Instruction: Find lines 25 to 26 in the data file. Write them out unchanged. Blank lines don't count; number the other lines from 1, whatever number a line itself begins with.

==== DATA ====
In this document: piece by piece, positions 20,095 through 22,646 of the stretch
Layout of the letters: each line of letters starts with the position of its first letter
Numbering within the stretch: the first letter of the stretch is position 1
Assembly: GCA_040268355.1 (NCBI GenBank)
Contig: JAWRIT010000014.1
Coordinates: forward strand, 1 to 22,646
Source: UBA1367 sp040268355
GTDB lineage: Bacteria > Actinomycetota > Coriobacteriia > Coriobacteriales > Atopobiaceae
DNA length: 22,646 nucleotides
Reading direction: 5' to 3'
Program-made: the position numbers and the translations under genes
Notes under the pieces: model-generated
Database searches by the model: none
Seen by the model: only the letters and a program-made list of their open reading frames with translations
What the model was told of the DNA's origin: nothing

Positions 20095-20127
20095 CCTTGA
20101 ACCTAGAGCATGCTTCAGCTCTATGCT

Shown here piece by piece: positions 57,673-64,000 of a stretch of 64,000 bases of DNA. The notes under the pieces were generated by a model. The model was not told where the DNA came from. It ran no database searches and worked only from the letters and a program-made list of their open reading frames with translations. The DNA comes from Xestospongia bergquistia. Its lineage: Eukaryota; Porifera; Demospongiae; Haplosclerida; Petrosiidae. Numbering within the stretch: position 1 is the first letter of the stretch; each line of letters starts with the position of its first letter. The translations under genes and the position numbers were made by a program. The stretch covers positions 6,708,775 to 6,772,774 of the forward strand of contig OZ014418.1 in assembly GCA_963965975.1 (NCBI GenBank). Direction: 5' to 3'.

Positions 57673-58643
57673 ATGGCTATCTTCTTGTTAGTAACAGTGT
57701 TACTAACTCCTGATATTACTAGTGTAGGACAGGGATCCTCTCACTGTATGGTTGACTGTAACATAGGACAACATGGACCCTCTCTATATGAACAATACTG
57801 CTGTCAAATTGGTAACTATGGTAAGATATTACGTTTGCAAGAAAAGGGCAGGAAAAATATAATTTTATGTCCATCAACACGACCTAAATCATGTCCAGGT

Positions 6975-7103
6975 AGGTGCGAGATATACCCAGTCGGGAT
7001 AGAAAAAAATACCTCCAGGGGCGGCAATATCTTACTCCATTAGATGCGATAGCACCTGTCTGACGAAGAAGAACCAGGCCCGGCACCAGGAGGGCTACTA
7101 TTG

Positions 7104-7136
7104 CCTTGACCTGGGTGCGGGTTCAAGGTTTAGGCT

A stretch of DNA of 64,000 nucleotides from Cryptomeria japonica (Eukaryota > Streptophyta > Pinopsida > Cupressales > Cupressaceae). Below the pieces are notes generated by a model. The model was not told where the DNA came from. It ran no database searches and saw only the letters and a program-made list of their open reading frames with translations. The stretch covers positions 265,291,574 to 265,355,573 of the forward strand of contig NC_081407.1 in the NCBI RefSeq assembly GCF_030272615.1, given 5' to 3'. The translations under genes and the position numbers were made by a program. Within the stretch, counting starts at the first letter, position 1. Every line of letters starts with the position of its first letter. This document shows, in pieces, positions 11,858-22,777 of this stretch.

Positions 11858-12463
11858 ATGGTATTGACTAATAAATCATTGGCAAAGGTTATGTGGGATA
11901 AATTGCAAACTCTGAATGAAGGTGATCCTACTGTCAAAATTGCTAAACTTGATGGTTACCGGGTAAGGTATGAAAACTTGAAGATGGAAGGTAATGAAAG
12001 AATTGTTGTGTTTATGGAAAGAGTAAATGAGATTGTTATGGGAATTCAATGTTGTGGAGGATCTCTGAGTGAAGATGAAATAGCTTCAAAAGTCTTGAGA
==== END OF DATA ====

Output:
6975 AGGTGCGAGATATACCCAGTCGGGAT
7001 AGAAAAAAATACCTCCAGGGGCGGCAATATCTTACTCCATTAGATGCGATAGCACCTGTCTGACGAAGAAGAACCAGGCCCGGCACCAGGAGGGCTACTA